Stronger link found between air pollution and health risk

Dodgy air quality is an even bigger health risk than we thought, according to the World Health Organisation (WHO). New research released by the body yesterday shows long-term exposure to […]

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By Vicky Ellis

Dodgy air quality is an even bigger health risk than we thought, according to the World Health Organisation (WHO).

New research released by the body yesterday shows long-term exposure to fine particles (PM2.5) commonly found in WHAT – can prompt childhood diseases like asthma as well as atherosclerosis and even trigger adverse birth outcomes.

The WHO’s review of evidence on the health aspects of air pollution also links it with neurodevelopment, cognitive function and diabetes.

The European Union is reviewing its air policy and the EU Commissioner for Environment Janez Potočnik has declared 2013 as the Year of Air for EU policies, to highlight the importance of clean air for all.

His department has warned that more than 80% of Europeans are exposed to particulate matter (PM) levels above the 2005 WHO Air Quality Guidelines (AQGs), which it says can take an average of eight months off European citizens’ lifetimes.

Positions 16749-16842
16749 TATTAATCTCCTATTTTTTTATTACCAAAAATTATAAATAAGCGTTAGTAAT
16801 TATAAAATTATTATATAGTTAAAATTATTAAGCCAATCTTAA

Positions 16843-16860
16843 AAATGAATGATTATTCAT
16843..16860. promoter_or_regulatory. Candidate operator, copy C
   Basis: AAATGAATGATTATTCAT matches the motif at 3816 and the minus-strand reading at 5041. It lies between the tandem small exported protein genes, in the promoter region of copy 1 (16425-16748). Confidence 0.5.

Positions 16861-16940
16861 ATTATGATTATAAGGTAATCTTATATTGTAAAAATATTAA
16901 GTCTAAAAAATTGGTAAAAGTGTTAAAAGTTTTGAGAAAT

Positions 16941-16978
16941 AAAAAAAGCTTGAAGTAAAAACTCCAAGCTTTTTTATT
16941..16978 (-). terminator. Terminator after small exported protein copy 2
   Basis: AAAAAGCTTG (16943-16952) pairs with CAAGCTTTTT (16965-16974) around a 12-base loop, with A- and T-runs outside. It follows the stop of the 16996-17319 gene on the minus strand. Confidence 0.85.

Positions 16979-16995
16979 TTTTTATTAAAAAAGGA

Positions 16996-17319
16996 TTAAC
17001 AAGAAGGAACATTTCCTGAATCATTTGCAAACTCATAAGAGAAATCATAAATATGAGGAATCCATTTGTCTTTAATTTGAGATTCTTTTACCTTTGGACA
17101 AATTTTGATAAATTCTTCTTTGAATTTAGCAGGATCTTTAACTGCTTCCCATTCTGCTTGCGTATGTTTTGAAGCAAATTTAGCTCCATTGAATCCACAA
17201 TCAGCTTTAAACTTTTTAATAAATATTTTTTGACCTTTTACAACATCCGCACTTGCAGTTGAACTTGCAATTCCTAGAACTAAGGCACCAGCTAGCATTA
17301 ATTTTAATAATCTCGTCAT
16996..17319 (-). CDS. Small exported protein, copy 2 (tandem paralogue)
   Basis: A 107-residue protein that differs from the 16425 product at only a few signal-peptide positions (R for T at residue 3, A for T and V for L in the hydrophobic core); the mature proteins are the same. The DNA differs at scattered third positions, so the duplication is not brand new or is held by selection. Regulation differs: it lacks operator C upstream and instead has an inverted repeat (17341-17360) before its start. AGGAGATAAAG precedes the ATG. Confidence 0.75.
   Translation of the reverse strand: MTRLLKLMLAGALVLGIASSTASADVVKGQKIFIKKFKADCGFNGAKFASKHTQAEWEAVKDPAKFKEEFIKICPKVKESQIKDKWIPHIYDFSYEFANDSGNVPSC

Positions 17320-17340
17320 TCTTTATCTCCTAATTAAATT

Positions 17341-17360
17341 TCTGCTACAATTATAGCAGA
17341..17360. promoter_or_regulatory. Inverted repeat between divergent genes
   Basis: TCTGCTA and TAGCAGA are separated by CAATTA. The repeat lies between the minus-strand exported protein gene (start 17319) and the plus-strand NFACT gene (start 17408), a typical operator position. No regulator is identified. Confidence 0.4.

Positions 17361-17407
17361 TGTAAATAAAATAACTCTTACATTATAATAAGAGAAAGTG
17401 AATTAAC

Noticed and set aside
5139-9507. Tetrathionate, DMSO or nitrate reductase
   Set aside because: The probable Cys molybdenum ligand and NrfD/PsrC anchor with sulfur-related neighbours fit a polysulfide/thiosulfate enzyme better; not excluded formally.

Mr Potočnik, who commissioned the research said: “EU air policy must be based on the latest science. That is why I asked the WHO to undertake this research. The links it has found between air pollution and human health reinforce the case for scaling up our policy: it will be a key input to the 2013 air quality policy review”.

Zsuzsanna Jakab, WHO Regional Director for Europe added: “Years of WHO-coordinated research have provided the first quantitative estimates of the burden of disease from particulate matter and have now established links between air pollutants and health outcomes. We are confident that this new knowledge will ultimately lead to more stringent air pollution control policies to protect the health of European citizens”.